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A study on consumer spending behaviours to improve business modelling strategy in the Australian app market

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Version 2 2021-11-29, 02:05
Version 1 2020-10-28, 00:00
posted on 2021-11-29, 02:05 authored by Maen ZubaydiMaen Zubaydi
The mobile app market is one of the fastest growing markets in the modern technological age. This market started with the introduction of the iPhone to the mobile device market; the iPhone revolutionised smartphones in terms of technology and ease of use, and therefore became an instant hit that dominated the market for many years. Based on popular demand from the software developer community, Apple allowed third party developers to build native applications on iPhone, by creating a software development kit (SDK) and a distribution market for developers to create and sell apps directly to customers. Through these actions, Apple democratised the sale of software by allowing independent developers to sell their own software, and this move attracted hundreds of thousands of developers to the mobile app industry. Today, Apple, and also Android, platforms boast large developer communities and supply over three billion smartphone users worldwide. The mobile app markets have enabled developers to become direct app sellers to customers. However, this has created new challenges for the app sellers. Besides building quality apps, developers now need to determine the right business model for their products or services, determine price, conduct market research, and handle all app promotion. App sellers that have evolved into developer studios with specialised staff have coped better with app market challenges. However, small and independent developers still struggle with the business end of their operation, and as a result suffer low earnings in a highly competitive market. In the mobile app marketplace, business modelling strategy depends, in part, on understanding consumer spending behaviour. Developers need to distinguish and monitor consumers’ spending behaviour patterns that are associated with their products and continuously adapt their business models. Therefore, consumer spending behaviour studies are necessary to inform the market of what consumers like in mobile apps and how they spend money on apps. This study aims to address one of the most important business challenges that developers face, by producing business modelling guidelines based on app product characteristics, which help developers select business models that are more suited for consumer spending behaviour associated with their products, and as a result better monetise their products in the mobile app marketplace. The study paradigm of this research is rooted in positivism, in which quantitative research is conducted to obtain objective truth. Hypotheses regarding associations between pleasure, utility, peer interaction, currency models, and the perception of price and willingness to spend money on the app product are tested using statistical techniques, such as regression analysis, paired t-test, and one-way ANOVA. The tests will address research gaps on what drives users to purchase apps by measuring consumer spending (defined in Section 1.3 and explained in Section 3.3) when buying mobile apps. Study findings showed that mobile app users prefer spending on functional apps rather than entertainment apps; however, they become more willing to spend on entertainment apps the longer they use them. Findings also showed that the use of native currency in apps is associated with more willingness by users to spend money. Results indicated no association between social status or social competition and willingness to spend money, which means that peer influence in mobile game networks does not influence consumers’ willingness to spend money. Further analysis showed that female mobile app gamers are more conservative towards app spending than male mobile app gamers despite reporting their economic means to be statistically equal. Network game players and high-income professionals spend the most time playing mobile app games and are also the most excessive spenders among all sociodemographic groups. Finally, this study’s main contribution is the proposed business model, which is based on factors which influence consumers’ spending behaviours. The study’s practical contribution consists of a set of guidelines and a decision flowchart that classifies Google Play platforms’ monetisation models by earning potential and guides developers into selecting the most appropriate model based on the expected user behaviour of their products.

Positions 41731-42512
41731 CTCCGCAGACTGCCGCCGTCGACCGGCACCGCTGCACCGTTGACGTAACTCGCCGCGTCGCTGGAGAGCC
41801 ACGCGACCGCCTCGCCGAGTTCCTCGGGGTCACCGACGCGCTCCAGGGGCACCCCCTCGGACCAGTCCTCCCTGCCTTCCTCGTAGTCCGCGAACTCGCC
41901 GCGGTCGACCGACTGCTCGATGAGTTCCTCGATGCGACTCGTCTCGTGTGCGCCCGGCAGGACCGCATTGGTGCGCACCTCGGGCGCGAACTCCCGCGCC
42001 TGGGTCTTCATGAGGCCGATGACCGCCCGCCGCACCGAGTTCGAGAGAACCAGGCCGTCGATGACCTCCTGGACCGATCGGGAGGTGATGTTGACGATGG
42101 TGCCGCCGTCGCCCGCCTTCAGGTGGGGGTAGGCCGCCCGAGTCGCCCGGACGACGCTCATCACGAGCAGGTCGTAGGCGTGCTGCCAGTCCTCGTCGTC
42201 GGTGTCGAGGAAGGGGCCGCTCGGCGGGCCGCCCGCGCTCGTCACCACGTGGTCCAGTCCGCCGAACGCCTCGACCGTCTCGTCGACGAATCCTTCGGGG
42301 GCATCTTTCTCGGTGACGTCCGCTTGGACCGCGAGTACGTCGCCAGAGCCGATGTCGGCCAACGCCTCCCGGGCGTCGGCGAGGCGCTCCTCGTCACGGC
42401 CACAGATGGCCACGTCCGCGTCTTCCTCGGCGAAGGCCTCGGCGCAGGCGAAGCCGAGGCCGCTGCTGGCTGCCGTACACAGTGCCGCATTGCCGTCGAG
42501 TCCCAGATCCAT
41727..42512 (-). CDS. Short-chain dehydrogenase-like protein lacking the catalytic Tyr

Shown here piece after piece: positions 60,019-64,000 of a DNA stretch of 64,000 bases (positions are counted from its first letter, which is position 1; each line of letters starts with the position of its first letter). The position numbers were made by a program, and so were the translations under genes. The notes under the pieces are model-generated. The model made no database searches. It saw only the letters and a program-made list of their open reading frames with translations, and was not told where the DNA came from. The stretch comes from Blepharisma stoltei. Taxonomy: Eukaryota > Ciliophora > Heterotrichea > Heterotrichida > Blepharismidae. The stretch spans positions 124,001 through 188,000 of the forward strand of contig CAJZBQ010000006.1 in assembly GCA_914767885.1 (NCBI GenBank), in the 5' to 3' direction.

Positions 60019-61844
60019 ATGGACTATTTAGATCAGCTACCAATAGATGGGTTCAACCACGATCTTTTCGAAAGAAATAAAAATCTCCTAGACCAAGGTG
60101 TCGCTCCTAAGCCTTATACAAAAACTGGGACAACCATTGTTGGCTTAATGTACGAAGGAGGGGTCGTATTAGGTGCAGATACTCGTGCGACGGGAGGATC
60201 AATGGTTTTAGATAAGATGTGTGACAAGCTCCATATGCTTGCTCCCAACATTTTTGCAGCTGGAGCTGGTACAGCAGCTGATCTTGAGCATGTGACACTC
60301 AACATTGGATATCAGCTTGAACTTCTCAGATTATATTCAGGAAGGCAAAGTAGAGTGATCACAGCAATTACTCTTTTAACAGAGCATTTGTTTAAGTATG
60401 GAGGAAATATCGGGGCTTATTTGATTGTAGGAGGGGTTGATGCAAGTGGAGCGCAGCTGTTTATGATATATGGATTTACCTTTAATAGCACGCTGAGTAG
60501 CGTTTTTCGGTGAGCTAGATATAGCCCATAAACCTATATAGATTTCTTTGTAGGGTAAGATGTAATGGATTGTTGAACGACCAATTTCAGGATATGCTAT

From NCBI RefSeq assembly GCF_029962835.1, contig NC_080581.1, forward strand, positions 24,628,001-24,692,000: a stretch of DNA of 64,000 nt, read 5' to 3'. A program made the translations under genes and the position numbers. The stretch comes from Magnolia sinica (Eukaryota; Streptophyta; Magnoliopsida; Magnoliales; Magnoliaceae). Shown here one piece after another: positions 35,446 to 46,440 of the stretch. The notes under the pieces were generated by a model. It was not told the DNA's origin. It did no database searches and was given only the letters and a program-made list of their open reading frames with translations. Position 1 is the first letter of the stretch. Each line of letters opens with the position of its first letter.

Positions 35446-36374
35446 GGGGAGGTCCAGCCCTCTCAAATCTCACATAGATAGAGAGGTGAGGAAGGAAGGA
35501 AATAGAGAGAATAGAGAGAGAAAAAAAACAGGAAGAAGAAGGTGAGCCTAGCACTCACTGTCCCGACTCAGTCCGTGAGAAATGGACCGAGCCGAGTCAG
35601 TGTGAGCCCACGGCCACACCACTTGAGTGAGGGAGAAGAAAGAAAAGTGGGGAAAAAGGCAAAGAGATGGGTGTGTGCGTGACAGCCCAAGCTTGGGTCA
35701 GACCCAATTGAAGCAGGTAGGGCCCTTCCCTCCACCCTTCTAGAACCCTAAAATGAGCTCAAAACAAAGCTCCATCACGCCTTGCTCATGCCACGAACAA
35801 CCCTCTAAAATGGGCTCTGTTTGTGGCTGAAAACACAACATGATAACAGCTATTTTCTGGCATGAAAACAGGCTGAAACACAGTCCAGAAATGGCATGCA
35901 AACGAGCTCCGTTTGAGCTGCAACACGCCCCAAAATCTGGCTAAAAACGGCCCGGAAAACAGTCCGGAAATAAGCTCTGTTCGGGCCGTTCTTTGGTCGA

Central Queensland University

Open Access

  • Yes

Era Eligible

  • No


Professor Ergun Gide ; Professor William Guo

Thesis Type

  • Doctoral Thesis

Thesis Format

  • Traditional

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